January 2009: PlayWorks™ Provides Whole-family Learning In a Child-friendly Environment

 
Children participate in PlayWorks at the Childrens Museum of Manhattan

Recipients:
Children’s Museum of Manhattan, New York

Grant:
2006 Museums for America

Pictured:
Children participate in PlayWorks™ at the Children's Museum of Manhattan

Web site:
www.cmom.org/exhibits/expwpop

Contact:
Leslie Bushara
Deputy Director of Education and Guest Services
lbushara@cmom.org
(212) 721-1223 ext 240

 

Children feed alphabet letters to a talking baby dragon, drive a New York City fire truck, paint on a six-foot art wall, and crawl through a challenge course in PlayWorks™ at the Children's Museum of Manhattan (CMOM) in New York. Manhattan’s largest public play and learning center for early childhood marries the skills that children need to succeed in kindergarten with fun stuff that kids love. The Institute of Museum and Library Services (IMLS) funded the project through a 2006 Museums for America grant to support the museum as a center of community engagement and lifelong learning.

"PlayWorks™ is a joyful place for learning science, math, reading and other things. We incorporate fun and learning into the whole design to create a scaffold of learning. Families come to the museum to supplement preschool experiences," said Andy S. Ackerman, CMOM’s executive director. The museum also offers parents, sitters, and other care-providers guidance on engaging their children with the exhibit.

Based on the concept that children’s learning and personal growth is rooted in play, the 4,000-square-foot space is divided into five learning areas: Language, Math and Physics, Arts and Science, Imagination and Dramatic Play, and Practice Play (for infants and crawlers).

To build literacy skills, the museum created a climbable, soft sculpture dragon named Alphie who lives in the Letter Garden. Children feed blocks inscribed with a letter and a corresponding picture to Alphie, who announces, "A is for Apple." Kids love Alphie’s silly behaviors, like when he sometimes sneezes and asks for a tissue. In the same area is a storytelling nook where parents and children can read, make up stories, and play with puppets.

PlayWorks™ offers a pint-sized neighborhood complete with the "Little Apple" market where they can pretend to buy, sell, and cook fruits and vegetables. Children learn communication, cooperation, listening, and role-playing on the fire truck where they can dress up like fire fighters and pretend to drive. Young visitors point a fire hose at screens dancing with fake flames. As the low intensity laser beam "douses" the flames, letters that spell rhyming words like "cat" and "hat" appear.

"We worked with the local firehouse to make sure the truck was authentic. Firemen talk to the children about being a fireman," said Ackerman. CMOM designed the truck so that children in wheelchairs can drive it too. The fire truck was dedicated to Firefighter Ruben Correa, the only firefighter at CMOM’s local firehouse who died in the September 11, 2001, terrorist attacks.

Cultivating Cultural Literacy

The museum cultivates children’s cultural literacy by displaying classic art images such as the Mona Lisa with real hair that children stroke and Degas’s dancer with a touchable fabric skirt. At the StoryKiosk, parents and children record and email themselves videos talking about their museum experience. It’s also a great way for parents to track their child’s development, interests, and challenges over time.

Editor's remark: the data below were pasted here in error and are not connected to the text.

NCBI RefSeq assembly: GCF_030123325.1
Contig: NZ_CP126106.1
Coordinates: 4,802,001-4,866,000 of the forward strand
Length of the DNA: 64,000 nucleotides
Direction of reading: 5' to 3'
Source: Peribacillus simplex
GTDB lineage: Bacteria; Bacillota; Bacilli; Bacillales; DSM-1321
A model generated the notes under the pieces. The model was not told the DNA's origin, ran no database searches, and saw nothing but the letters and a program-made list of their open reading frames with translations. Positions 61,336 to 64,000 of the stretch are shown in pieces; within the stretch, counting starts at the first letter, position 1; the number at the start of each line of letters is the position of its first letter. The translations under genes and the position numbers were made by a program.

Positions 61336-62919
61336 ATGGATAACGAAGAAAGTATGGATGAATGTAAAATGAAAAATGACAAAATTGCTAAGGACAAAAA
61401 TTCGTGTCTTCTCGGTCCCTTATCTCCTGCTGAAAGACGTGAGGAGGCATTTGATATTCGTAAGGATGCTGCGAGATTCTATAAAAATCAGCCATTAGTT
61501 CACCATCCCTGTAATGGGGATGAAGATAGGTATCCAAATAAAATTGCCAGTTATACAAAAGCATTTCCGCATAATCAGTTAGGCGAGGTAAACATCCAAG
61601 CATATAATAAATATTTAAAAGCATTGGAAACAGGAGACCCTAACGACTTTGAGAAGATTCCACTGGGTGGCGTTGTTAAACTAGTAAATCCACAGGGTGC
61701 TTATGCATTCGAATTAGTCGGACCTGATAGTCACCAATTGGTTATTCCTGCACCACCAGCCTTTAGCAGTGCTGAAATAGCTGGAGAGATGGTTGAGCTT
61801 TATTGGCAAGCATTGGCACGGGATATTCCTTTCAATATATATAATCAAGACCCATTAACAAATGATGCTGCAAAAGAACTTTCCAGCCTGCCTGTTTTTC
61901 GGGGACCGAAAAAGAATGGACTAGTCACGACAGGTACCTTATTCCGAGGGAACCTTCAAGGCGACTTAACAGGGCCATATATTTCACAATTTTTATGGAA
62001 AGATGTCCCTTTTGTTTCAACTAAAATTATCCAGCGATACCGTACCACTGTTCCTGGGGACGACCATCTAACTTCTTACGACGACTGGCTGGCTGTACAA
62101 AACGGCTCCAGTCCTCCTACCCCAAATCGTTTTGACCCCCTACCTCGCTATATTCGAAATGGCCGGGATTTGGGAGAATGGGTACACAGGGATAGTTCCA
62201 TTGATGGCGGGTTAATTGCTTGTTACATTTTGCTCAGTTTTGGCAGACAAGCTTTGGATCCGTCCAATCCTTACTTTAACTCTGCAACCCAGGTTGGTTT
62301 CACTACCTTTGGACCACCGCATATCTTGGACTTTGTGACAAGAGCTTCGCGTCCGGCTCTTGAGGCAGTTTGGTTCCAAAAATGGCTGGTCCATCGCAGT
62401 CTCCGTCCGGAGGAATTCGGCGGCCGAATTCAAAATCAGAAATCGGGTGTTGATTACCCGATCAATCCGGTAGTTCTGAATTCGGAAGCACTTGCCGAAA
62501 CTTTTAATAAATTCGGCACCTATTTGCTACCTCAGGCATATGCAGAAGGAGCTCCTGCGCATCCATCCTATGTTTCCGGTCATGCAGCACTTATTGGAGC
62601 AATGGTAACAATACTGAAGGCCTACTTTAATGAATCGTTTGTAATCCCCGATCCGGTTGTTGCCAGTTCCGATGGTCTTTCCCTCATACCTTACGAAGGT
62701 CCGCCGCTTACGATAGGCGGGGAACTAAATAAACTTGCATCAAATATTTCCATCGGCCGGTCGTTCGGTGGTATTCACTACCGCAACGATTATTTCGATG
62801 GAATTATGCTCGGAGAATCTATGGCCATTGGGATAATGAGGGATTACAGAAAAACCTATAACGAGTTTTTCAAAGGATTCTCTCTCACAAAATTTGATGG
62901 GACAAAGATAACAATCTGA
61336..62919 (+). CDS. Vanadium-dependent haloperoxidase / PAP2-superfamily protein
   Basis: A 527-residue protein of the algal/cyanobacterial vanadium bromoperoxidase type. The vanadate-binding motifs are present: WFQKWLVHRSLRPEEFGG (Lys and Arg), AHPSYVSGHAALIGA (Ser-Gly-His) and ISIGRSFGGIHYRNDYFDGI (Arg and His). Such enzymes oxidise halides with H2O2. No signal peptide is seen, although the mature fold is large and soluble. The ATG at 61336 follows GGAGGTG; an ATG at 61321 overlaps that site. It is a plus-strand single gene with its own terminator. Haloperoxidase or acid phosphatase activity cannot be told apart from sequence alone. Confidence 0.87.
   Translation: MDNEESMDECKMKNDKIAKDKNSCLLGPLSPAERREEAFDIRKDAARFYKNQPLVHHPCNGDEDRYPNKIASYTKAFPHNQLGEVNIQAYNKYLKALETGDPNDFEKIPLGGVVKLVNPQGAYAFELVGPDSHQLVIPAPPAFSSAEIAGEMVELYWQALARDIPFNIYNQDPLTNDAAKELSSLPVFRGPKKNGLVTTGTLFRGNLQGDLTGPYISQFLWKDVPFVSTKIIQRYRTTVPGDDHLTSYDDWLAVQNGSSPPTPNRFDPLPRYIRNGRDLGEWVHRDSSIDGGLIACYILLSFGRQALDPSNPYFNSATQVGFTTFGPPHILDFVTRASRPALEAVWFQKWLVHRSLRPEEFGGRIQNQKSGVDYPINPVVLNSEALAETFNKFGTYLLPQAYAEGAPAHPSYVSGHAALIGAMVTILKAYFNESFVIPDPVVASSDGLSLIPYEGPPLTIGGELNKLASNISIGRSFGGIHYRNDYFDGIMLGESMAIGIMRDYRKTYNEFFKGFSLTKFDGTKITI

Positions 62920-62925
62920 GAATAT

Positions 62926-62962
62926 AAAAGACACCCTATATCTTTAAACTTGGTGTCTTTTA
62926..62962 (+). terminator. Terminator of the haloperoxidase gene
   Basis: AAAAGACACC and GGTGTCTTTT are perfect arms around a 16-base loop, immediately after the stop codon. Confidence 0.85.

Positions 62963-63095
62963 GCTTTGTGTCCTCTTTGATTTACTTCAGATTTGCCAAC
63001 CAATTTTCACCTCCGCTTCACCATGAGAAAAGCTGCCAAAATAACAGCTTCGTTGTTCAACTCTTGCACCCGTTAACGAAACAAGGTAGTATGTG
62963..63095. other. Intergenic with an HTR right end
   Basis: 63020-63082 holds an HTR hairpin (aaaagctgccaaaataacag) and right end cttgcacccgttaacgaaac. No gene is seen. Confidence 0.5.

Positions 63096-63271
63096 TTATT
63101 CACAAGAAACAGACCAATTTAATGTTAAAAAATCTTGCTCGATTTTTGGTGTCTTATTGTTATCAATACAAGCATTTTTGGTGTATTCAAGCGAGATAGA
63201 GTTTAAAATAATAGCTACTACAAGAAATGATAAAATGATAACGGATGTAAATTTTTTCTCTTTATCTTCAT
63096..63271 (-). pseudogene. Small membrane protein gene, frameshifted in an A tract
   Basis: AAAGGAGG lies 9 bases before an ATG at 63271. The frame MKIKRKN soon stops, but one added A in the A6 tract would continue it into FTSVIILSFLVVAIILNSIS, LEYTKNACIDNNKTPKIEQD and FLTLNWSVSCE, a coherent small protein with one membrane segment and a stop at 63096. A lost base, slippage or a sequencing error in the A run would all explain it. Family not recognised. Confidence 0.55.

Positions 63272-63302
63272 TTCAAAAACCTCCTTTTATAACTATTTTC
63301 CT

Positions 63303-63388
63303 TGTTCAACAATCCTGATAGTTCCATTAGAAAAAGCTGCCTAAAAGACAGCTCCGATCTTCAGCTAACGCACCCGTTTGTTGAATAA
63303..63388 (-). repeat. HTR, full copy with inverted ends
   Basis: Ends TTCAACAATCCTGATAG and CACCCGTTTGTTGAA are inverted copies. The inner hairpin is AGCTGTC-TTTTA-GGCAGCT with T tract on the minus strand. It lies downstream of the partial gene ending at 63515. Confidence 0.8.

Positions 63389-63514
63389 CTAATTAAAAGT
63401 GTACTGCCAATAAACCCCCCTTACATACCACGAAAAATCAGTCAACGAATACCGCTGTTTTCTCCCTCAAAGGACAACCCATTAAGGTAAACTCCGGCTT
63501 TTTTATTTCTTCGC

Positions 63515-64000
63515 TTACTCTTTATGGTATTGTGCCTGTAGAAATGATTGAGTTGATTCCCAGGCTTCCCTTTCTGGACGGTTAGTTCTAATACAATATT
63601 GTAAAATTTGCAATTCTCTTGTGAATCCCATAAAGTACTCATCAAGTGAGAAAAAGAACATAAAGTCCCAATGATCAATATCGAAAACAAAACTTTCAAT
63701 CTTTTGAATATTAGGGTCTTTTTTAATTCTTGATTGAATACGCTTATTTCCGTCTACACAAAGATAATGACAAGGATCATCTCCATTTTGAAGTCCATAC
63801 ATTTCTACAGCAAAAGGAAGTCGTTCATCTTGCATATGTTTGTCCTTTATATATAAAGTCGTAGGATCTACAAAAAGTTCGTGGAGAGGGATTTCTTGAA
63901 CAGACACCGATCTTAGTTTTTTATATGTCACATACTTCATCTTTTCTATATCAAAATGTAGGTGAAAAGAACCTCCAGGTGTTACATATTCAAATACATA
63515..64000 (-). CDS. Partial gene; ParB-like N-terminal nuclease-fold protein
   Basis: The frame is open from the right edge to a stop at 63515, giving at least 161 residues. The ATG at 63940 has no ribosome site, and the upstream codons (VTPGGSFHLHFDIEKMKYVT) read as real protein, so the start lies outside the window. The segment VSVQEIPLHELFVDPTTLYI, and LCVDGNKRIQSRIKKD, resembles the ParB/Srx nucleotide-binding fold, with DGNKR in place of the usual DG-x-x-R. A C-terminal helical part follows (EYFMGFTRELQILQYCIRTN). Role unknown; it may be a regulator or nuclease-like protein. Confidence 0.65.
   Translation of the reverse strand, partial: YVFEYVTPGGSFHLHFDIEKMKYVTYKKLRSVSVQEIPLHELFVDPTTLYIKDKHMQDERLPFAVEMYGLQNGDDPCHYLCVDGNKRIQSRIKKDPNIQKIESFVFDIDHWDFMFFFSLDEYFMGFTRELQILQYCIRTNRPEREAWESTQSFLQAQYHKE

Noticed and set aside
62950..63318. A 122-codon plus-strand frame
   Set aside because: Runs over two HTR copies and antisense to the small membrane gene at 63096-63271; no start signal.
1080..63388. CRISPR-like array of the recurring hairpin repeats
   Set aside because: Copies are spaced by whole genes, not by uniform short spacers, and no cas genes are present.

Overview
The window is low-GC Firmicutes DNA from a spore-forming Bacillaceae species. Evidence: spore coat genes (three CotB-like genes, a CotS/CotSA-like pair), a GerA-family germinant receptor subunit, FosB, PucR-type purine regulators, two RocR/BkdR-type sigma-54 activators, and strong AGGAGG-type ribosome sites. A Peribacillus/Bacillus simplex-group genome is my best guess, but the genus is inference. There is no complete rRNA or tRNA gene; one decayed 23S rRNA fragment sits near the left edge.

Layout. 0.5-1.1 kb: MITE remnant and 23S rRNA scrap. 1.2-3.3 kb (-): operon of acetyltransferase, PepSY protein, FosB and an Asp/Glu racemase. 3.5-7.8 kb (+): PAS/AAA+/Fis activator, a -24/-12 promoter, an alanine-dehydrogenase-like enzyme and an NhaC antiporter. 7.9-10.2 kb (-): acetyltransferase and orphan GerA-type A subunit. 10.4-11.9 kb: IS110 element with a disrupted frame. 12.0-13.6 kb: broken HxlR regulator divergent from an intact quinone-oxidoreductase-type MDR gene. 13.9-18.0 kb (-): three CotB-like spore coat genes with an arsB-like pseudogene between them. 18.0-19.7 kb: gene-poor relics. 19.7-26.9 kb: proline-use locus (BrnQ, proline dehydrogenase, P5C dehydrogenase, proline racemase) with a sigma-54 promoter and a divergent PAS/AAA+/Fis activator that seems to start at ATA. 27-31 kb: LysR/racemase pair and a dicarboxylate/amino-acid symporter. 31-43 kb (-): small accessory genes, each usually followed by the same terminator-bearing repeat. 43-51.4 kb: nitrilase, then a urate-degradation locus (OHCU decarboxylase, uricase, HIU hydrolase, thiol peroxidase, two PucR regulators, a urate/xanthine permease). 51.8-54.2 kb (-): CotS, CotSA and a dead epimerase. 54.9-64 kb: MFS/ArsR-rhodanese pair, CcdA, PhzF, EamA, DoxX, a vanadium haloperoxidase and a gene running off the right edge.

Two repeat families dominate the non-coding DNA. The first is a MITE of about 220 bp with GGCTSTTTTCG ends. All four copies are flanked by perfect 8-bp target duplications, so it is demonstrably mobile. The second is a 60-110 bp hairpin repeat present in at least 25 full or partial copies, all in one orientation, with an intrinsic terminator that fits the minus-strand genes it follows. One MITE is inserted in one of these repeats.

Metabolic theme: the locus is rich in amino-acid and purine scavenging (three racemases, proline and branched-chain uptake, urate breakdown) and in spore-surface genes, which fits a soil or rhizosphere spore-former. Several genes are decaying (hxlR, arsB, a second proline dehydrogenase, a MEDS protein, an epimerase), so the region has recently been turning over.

The Movers and Shakers area focuses on movement and math. It includes a huge climbing structure with a peek-a-boo area, dioramas of animal habitats, and a bridge that helps children with their balance. There’s also a physics area where children connect a series of tubes to air sources and are rewarded with buzzing bees, a windmill, and floating balls. "In this area, you can engage a child from two years to five years and they can grow with the exhibit," Ackerman said.

Training for Caregivers

While PlayWorks™ is intended for young children (0-4 years), it is also designed for caregivers, including educators and parents of young children. Through PlayWorks™, CMOM staff provides a 10-hour hands-on training program to some of New York’s 26,000 unlicensed caregivers. PlayWorks™ handouts in English and Spanish teach parents and caregivers how children learn and how to support a child’s learning in the museum and beyond. CMOM also publishes the PlayWorks™ Guide for Families of Children with Disabilities with tips for a great visit.

PlayWorks™ is part of CMOM’s larger early childhood initiative. Other components include community-based programs such as:

  • The Shelter Program that provides single mothers in transitional housing with critical parenting, literacy, and life skills that empower them to create better lives for themselves and break the cycle of poverty. CMOM, in partnership with Homes for the Homeless, serves women and children living at the Clinton Family Inn Shelter during two 15-week sessions held in the fall and spring. Each week, an interdisciplinary team of educators, writers and social workers work with participants, along with their children, to provide them with the tools necessary for independent life as mothers and employees. This year-long early childhood program provides children with skills needed for preschool readiness.
  • The Bronx Family Initiative is a family-based Early Childhood Outreach Program that uses arts and literacy techniques to engage parents of young children in the learning process to strengthen children’s acquisition of essential language, math, sensory, social and motor skills. CMOM delivers year-round, 35-week family-based early childhood programs to three sites a week in the Bronx. Weekly hour-long workshops with parents and children center on a particular book and incorporate two creative activities, one related to the visual arts and one that is music-based. All families receive a free book each week to take home.
  • The Professional Development Training for Home-Based Childcare Providers. CMOM in partnership with City University of New York’s (CUNY) Early Childhood Professional Development Institute (PDI), has developed a10-hour training program for the 26,000 home-based child care providers across New York City, including both licensed as well as informal providers (license-exempt), and with limited educational credentials and levels of experience. The program includes guided exploration of CMOM exhibitions; free one-year CMOM memberships; and a joint CMOM/CUNY certificate of completion for participants to become eligible for pay increases.